The found model included three associations among variables:

1) DSEXO * DEDAD * DIMPCARPAD

2) DSEXO * DEDAD * DTRABSUJ * DMATFAV

3) DSEXO * DIMPCARPAD * DMATFAV

The log-linear analysis does not distinguish between dependent and independent variables: the order in which they are presented is irrelevant. DSEXO corresponds to the “applicants’ gender”, DEDAD corresponds to the “applicant’s age”, DTRABSUJ corresponds to the question “does the applicant work?” DIMPCARPAD corresponds to the “importance the applicant’s father gave to study a degree program”, and the dependent question DMATFAV corresponds to “degree program of his/her choice”.

In this case, the first association (DSEXO * DEDAD * DIMPCARPAD) was not of the interest for this research, since it does not include the dependent variable (MATFAV). No relationship was found to the applicant’s marital status, the mother characteristics, the socioeconomic status, or the high school GPA (grade point average).

The adjusted model showed a likelihood ratio with significance less than 0.80 and greater than 0.20, consequently it was acceptable (Losh, 2006). According to other parameters, the model is statistically adequate. Figure 1 shows that both observed and expected frequencies are very similar, according to the adjusted model (Garson, 2006).

Figure 1. Observed and expected frequencies

On the other hand, the closeness of data to a 45° angle line, as shown in Figure 2, suggests that residuals had a normal distribution, which can be interpreted as another indicator of the fact that the model presents a proper adjustment (Garson, 2006).

Figure 2. Normal Q-Q graph of adjusted residuals

Log-linear analysis does not specify if effects are main or indirect, it just shows the relationship among variables. According to Losh (2006) correlations were used for both knowing the main and direct effects of each independent variable and knowing the indirect or interactive effects. Table II shows Spearman’s correlations for main effects:

Table II. Spearman Rho correlations for direct and main effects

*** Correlation is significant at p <0.001 (unilateral), * Correlation is significant at p <0.05 (unilateral)

For the correct interpretation of Table II, it is necessary to know the variable values shown in Table III.

Table III. Variable Values of the Model

From Table II it is deduced that male applicants were more likely to apply for a degree program of their choice than female applicants, since including gender also increased the “Degree program of his/her Choice” value.

On the other hand, 20-year applicants or older were less likely to study a bachelor’s degree of their choice, since as age increased (from 19 years or under to 20 years or more) the “Degree program of his/her Choice” value decreased. Applicants who had worked were also less likely to apply for a degree program of their choice, although the correlation was smaller. The correlation between the variable “importance the applicant’s father gave to study a degree program” and the dependent variable did not result significant. It did not have a direct influence effect.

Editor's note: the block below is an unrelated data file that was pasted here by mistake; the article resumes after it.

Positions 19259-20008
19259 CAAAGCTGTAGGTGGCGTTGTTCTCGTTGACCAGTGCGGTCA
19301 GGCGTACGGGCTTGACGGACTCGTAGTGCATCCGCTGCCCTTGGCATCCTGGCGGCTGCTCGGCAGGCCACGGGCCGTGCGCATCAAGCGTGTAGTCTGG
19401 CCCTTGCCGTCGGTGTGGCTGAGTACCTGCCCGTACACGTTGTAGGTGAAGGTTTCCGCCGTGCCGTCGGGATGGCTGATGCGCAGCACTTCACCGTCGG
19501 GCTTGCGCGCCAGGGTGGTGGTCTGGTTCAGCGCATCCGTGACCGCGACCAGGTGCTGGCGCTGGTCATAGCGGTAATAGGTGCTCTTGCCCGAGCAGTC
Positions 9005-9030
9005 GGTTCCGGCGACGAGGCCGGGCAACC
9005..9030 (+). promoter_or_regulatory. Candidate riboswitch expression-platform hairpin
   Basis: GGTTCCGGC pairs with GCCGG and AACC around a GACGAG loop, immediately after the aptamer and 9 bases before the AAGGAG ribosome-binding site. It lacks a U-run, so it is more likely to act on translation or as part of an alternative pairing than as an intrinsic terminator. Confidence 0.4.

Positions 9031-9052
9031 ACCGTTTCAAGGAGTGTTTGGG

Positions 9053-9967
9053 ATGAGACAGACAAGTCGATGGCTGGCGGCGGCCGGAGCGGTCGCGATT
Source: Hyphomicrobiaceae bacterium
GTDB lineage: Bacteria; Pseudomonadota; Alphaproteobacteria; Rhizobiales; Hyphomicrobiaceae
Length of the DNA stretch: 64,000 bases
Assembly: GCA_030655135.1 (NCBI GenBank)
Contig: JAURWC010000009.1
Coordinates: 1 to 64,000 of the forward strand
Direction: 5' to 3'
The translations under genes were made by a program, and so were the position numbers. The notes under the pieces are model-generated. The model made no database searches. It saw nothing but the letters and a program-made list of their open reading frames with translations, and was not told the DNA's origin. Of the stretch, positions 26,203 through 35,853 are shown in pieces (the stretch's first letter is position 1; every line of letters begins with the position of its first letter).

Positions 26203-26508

Regarding the first relationship of interest (DSEXO * DEDAD * DTRABSUJ * DMATFAV), interactive effects were presented, which are detailed in Table IV.

Table IV. Spearman Rho correlations of “Does the applicant work?” by “Degree program of his/her Choice” in multivariate groups.

*** Correlation is significant at p <0.001 (unilateral).

In Table IV, it can be observed that for both male applicants of any age and female applicants of 19 or under , no relationship was found between *work* and *the degree* *program of his/her choice*: correlation was not significant. However, for women of 20 years or more a negative correlation was found between* work* and* the degree program of their choice*. This means that when the value for the variable “Does the applicant work?” increased, the interest for the degree program decreased for female applicants of 19 or older. The probability for an employed female student of 20 or more to apply for a degree program of her choice was lower than that of any other group of applicants, whatever the combination of variable values were.

Table V shows the interactive effects of the second relationship of interest (DSEXO * DIMPCARPAD * DMATFAV).

Table V. Spearman Rho correlations between “Gender” and “Degree program of his/her choice”, according to “importance the applicant’s father gave to study a degree program”

Both correlation coefficients were positive, in other words, when the value of the variable “gender” *increased*, also the variable “degree program of his/her choice” did. As for those applicants whose parents considered important or not the study of a degree program, male students were more likely to apply for a degree program of their choice, than female students. However, among applicants whose parents considered highly important for their daughters or sons to apply for a bachelor’s degree, male students had the greatest probability to apply for a degree program of their choice.

In this research, it was found that the interest for an academic field as a factor that influences one’s choice of a degree program was related to gender; though it did not have a great main effect and it was not that important as it was when it interacted with the variables age, work, and the importance given to a bachelor’s degree by parents.